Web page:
Unplugged And Tuned In: 4 Stages Of Abandoning My Phone For The Weekend

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Did you know there's an actual phobia of being without your phone?

Well, I did.

Do you know why? Because I suffer from nomophobia.

When I was in my car running an errand, I realized I didn't have my phone and turned around to go get it.

It felt wrong. I felt powerless.

But most of all, I felt anxious. I needed the phone.

What if he texts me? What if there's an emergency? What if I get lost?

What if?

These "what ifs" aren't justifiable for a 10-minute drive.

They are excuses because I feel naked without my phone.

If I left my license at home while running an errand, I wouldn't turn back. I would keep going.

But my phone? Forget it.

I'd rather leave the house with no makeup on.

Knowing I'm so helpless without my phone makes me feel ill. It's pathetic, honestly.

The guy isn't going to run off with a new woman because I didn't answer him within 30 seconds, the odds of an emergency are slim and I'm not going to get lost a mile away from my house.

I know all of this. So why am I so dependent?

I decided it was time to disconnect. It was time to power down and cut the cord.

I have been disconnected before. But usually, it's been out of my control.

I was in a foreign country, in a desert, on a mountain or on a backroad without cell service. It pained me to not be able to Snapchat every moment or flaunt my exhibitions, but I handled it.

But now, I was making a conscious decision to break up with my phone.

There would be no Snapchats, no iMessages, no selfies. Just me, alone, facing the world. (So dramatic.)

Here is how I felt:

1. Naked

At first, it felt daring, like I was running around naked in public.

"Look at me! I have no phone!"

I felt lighter. I felt awake. I didn't feel obligated to document my every move.

If I saw something funny, it could wait. The funny wouldn't disappear.

If I had to make a decision, I would use my brain instead of Googling it.

I was a woman on the run. I was disconnected, and I couldn't be tracked.

2. Social

I was being social outside of social media.

Is that even possible these days? I was looking people in the eye, and I wasn't avoiding them by looking down at my phone.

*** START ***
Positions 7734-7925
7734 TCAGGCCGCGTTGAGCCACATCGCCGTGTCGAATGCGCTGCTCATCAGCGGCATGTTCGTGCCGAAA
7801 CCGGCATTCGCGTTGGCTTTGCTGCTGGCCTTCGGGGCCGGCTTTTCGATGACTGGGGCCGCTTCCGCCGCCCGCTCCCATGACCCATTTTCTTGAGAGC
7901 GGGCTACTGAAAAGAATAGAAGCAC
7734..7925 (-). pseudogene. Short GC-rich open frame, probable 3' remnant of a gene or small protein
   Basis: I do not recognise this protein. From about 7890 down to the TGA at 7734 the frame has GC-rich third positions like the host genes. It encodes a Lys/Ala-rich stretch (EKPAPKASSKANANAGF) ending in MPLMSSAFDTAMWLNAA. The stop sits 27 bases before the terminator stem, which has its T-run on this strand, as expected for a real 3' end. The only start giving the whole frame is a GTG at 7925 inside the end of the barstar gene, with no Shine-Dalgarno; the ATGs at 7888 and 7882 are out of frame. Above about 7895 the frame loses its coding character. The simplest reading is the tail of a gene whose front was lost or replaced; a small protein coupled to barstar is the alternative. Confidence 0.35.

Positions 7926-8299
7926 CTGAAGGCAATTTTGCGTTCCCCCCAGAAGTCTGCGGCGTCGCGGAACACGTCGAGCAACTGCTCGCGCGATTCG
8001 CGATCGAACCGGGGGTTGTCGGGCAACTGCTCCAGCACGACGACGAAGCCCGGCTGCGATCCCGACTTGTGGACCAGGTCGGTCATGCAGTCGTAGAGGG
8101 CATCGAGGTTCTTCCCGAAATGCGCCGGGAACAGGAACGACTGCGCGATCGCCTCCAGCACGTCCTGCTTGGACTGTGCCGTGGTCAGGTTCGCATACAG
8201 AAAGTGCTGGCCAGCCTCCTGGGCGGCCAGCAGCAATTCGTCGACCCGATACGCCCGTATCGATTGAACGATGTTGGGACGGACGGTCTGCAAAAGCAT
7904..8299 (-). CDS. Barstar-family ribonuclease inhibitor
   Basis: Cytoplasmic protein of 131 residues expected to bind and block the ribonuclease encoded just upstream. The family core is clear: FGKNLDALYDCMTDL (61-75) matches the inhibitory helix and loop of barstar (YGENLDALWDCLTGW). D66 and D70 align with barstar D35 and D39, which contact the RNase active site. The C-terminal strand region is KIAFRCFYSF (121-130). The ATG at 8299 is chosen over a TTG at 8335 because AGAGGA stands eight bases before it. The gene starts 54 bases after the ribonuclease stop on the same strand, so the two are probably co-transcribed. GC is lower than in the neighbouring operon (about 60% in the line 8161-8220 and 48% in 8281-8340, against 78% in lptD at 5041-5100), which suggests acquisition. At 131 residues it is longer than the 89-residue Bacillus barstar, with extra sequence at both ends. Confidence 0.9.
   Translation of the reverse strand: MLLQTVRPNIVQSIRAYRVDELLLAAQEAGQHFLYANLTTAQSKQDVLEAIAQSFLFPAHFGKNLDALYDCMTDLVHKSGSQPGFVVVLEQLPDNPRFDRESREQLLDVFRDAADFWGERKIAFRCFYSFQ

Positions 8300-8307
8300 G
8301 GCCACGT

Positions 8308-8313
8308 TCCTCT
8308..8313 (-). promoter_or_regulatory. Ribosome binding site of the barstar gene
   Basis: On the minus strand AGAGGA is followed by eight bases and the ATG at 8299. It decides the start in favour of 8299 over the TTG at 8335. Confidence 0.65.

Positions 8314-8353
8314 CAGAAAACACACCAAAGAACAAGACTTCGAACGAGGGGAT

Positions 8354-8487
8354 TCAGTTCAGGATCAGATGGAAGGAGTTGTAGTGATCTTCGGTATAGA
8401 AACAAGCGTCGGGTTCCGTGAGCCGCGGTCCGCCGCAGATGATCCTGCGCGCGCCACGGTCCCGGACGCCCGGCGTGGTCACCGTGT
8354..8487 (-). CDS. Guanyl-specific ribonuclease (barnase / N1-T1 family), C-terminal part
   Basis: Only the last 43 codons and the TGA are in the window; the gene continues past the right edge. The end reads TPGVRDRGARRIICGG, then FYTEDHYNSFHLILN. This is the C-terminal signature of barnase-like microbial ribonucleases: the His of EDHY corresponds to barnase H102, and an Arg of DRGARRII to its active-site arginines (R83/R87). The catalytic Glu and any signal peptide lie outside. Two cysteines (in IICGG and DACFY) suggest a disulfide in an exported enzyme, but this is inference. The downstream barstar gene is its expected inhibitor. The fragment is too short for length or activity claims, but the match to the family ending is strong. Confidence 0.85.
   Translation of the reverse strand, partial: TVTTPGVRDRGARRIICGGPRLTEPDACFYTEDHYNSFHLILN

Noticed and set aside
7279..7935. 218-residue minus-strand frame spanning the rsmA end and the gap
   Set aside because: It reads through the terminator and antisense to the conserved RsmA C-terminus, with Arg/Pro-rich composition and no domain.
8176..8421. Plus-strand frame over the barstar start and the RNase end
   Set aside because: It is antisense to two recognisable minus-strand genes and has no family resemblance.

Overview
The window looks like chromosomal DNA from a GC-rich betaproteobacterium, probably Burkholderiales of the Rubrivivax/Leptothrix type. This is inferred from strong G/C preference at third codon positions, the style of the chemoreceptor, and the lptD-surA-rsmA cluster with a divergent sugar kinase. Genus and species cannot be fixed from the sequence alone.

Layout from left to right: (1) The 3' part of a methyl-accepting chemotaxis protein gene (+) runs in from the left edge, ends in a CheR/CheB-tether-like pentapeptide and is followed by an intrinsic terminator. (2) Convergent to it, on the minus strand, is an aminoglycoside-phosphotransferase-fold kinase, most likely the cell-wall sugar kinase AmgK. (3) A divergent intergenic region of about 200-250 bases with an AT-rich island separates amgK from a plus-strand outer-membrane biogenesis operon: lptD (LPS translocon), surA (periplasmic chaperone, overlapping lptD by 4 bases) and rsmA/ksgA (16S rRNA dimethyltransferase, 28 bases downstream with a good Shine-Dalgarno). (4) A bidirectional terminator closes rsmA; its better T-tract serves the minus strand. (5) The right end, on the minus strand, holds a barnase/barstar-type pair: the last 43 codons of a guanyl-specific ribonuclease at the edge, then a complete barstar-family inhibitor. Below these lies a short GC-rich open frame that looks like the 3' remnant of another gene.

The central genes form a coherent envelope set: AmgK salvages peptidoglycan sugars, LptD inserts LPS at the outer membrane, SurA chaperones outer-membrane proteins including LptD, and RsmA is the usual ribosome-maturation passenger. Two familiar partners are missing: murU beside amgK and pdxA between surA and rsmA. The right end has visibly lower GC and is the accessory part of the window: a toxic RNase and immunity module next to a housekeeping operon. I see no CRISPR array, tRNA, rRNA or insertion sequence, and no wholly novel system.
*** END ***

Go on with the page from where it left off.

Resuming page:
I couldn't avoid awkward run-ins. I had to grin and bear them.

I was having full conversations without side-eyeing my phone for a notification. I wasn't rudely texting while someone was trying to talk to me.

I was being a human.

3. Anxious

I kept feeling like I was missing something, but not in a FOMO kind of way. It was as if I were actually missing something so important I would lose my breath for a second.

I would reach for a phone that wasn't there. It was my phantom limb.

I could've sworn I heard an alert for a text. Or was it a vibration?

My phone was haunting me.

4. Aware

This is sad.

My life cannot be controlled by my phone. It may take some time, but I need to slowly let go.

I don't need my phone to be in my hand at all times. It doesn't need to be sitting in front of me on my desk or next to my head at my bedside.

The guy will still like me, even if it takes me a little longer to get back to him.

It's not about pretending to hate my phone. I love my phone.

I love social media, being connected and staying in touch.

However, I need to make small changes to avoid being a robot. I am going to try to keep my phone in my bag so I can't look at it every five seconds.

I want to talk on the phone more if I can't in person. In person, I want to make sure my phone is out of sight, so I can have meaningful conversations.

But the worst part is, 99 percent of the people I know are like this.

Everyone I know is obsessed with his or her phone.

It made me realize how dependent we truly are on our devices, and that terrifies me.